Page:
When we see or hear the words ‘mental health’ we often think of ‘ill mental health’ but we all have mental health … The Department of Health released a statement in 2011 that said: “there is no health without mental health.”
Mental health is just like your physical health, it can be good or bad. You can be fit and well, or you can be poorly and not feel yourself. Just as we can’t predict when we will get a headache or flu, we can’t predict when we will feel unusually sad or anxious.
You wouldn’t think less of anyone for having a headache, and you wouldn’t think twice about sharing such information about yourself with someone else, so why the stigma and shame attached to poor mental health? It’s nothing to be ashamed of.
‘One in four people in the world will be affected by mental or neurological disorders at some point in their lives. Around 450 million people currently suffer from such conditions, placing mental disorders among the leading causes of ill-health and disability worldwide.’ (WHO)
You may think the visual signs of physical wellbeing would be easier to spot than those of someone’s mental wellbeing, but there are surprisingly many visual signs of poor mental health. Here’s a list to help you identify what to look out for:
Spotting just one sign of deteriorating mental health, and knowing what to do next, could potentially save someone’s life. If you notice a sign or a change in someone that concerns you, ‘Take 10 Together’ and start a conversation.
“12.5 million working days were lost due to work-related stress, depression or anxiety in 2017. Depression is the predominant mental health problem worldwide.” (MHFA England)
Tips for talking:
o Keep the chat positive and supportive – explore the issues and how you could help
o Keep your body language open and non-confrontational
o Be empathetic and take them seriously
o Do not offer unhelpful advice such as “pull yourself together” or “cheer up”
Useful questions to ask:
o How are you feeling at the moment?
o How long have you felt like this – is it an ongoing issue?
o Who do you feel you can go to for support?
o Are there any work-related factors which are contributing to how you’re feeling?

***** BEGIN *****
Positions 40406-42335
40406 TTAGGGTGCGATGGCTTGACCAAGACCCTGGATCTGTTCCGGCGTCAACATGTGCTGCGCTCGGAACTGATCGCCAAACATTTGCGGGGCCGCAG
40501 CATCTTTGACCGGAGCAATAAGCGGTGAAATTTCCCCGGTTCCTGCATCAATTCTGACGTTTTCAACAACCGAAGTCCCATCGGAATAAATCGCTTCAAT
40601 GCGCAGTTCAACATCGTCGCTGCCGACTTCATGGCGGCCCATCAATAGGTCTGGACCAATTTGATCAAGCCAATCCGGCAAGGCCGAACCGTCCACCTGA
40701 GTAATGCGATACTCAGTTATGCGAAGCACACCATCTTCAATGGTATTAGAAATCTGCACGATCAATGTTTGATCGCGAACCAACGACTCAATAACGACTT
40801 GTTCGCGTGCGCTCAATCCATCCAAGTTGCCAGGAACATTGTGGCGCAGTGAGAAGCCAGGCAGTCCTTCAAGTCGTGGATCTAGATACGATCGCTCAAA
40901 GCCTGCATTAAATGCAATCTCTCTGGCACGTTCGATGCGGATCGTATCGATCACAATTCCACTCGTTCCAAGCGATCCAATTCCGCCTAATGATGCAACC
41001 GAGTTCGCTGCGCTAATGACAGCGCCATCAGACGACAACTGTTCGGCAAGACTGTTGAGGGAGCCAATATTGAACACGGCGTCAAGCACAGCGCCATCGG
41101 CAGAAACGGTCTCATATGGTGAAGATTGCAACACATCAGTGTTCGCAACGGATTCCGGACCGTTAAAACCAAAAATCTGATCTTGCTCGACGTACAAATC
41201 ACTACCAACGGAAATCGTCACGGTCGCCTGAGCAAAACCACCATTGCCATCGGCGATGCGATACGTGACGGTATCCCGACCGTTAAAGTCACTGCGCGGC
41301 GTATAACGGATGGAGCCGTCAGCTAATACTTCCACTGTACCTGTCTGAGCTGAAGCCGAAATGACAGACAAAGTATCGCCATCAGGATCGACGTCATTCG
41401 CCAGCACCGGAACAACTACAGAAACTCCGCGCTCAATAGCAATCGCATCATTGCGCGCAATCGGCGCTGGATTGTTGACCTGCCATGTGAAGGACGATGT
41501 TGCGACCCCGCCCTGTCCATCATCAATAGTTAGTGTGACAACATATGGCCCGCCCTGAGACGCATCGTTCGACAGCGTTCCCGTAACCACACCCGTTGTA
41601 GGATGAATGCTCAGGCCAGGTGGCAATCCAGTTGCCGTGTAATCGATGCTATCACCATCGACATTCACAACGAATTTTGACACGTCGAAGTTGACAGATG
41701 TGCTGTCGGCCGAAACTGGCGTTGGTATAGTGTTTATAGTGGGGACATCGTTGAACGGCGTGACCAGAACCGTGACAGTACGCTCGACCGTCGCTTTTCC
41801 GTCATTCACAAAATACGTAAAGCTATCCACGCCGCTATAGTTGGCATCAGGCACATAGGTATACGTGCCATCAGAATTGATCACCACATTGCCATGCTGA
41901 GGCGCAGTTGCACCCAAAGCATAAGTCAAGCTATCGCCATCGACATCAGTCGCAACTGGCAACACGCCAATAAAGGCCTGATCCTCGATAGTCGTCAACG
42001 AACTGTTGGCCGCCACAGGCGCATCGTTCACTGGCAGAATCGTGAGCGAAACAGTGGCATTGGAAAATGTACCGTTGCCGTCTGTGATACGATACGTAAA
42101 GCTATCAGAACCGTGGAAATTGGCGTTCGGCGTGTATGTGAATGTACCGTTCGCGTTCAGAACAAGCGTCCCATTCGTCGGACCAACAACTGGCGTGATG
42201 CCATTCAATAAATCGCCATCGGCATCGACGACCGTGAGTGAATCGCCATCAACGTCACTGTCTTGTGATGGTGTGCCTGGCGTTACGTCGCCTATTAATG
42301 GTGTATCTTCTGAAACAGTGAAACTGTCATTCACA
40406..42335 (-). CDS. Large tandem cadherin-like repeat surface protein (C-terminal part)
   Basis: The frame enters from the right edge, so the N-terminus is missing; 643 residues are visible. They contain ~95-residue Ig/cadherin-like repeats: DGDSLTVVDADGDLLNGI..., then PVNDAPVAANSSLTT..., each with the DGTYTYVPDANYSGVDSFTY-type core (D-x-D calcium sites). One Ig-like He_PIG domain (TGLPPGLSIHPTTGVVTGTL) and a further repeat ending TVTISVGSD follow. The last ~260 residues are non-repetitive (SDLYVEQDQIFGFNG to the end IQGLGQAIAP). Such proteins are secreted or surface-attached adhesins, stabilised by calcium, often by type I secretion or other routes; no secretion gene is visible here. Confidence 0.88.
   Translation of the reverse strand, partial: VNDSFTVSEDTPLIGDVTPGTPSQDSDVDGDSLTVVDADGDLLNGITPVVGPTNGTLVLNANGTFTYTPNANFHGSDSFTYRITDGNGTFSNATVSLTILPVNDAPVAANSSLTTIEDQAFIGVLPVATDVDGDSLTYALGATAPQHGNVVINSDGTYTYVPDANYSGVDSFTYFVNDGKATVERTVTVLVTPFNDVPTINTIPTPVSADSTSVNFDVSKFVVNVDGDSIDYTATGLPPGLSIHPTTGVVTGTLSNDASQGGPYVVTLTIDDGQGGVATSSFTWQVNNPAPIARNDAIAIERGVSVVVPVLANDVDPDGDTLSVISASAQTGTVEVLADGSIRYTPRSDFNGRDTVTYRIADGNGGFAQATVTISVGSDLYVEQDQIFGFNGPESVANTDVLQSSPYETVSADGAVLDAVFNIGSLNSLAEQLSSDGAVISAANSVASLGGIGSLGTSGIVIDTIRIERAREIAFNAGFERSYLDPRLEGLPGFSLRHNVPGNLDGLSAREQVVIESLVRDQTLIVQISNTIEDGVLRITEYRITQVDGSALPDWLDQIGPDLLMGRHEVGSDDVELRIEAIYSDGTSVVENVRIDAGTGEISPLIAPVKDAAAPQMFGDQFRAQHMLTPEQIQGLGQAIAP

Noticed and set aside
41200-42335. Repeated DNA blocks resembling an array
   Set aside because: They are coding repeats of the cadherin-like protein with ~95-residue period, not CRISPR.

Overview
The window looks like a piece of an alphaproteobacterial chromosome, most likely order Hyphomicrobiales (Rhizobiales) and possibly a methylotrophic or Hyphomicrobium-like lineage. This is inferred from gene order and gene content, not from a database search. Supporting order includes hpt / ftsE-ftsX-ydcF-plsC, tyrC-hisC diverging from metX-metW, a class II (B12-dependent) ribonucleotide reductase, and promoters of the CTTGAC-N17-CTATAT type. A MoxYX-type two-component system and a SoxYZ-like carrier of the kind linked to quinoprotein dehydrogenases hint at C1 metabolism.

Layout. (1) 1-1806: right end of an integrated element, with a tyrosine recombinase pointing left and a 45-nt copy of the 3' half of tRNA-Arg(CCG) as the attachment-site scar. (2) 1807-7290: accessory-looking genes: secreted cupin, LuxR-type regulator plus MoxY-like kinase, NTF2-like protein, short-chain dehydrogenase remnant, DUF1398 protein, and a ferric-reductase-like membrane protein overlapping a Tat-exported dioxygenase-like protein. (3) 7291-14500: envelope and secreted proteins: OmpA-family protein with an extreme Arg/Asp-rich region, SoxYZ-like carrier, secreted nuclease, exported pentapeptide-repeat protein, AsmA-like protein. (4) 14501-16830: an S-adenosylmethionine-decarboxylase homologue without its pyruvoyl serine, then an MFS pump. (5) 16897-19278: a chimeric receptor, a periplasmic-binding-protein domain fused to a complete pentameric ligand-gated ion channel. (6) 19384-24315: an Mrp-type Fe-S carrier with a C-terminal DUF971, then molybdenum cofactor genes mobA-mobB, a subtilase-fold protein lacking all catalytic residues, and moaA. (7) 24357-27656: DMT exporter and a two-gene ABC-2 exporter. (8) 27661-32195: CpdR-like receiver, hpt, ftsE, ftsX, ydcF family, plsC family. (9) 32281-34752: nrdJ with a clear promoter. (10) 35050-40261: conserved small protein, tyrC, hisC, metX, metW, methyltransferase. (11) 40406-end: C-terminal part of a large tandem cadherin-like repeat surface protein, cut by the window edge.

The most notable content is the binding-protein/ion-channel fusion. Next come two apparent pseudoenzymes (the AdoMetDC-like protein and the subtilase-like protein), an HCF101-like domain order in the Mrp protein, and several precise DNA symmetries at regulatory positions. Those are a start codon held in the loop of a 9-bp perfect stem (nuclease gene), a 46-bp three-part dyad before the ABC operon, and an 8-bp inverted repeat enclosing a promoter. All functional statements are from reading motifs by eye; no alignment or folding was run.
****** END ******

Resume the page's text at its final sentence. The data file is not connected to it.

o Is there anything I can do to help?
Reference point: MHFA England – www.mhfaengland.org #AddressYourStress
Here’s what some of our Consultants had to say:
“In a busy world, when we most need things, we do not find the time to use what can be helpful. I have therefore for the last couple of years used Headspace as an effective (and time effective) way of getting my mindful fix.”
“One of the models I use a lot for leadership development and coaching is the Corporate Athlete approach which compares the performance of a high performing leader to a high performing athlete. Thinking about high performance, athletes tend to ‘perform at their peak’ only when competing, they make sure recovery time is planned into their training and are likely to have a much shorter career. It really brings home the need for busy leaders, who have to perform at their peak constantly and for much longer, to ensure rest and recuperation is built into their busy schedules to sustain their energy in terms of physical, emotional, mental and spiritual (purposeful) aspects.”
“I’ve a close friend with OCD and associated mental health challenges and find that simply being ready to listen and not ‘solve’ or fix helps. We all need to be a bit more honest I think – behind all the glossy social media images and selfies there are many untold stories! Sometimes it’s in our vulnerability that we find deeper more meaningful connection.”
Personally, I’ve struggled with anxiety, and have people close to me who struggle with depression and social anxiety. The lesson I can share from my experience is that holding everything in won’t do anything to help. We should encourage sharing what’s going on inside our minds and create a safe, non-judgmental and supportive environment to do that in.
There is always hope for recovery. People with mental illness can lead fulfilling lives with the right help and support.
For more information, resources and Oakridge workshops relating to mental health, wellbeing, resilience, stress and mental health first aid please contact me directly and I will be very happy to support you –
0161 327 2031 / 07946 291 687
Natalie Griffiths, Oakridge Business Support Manager and Mental Health Advocate.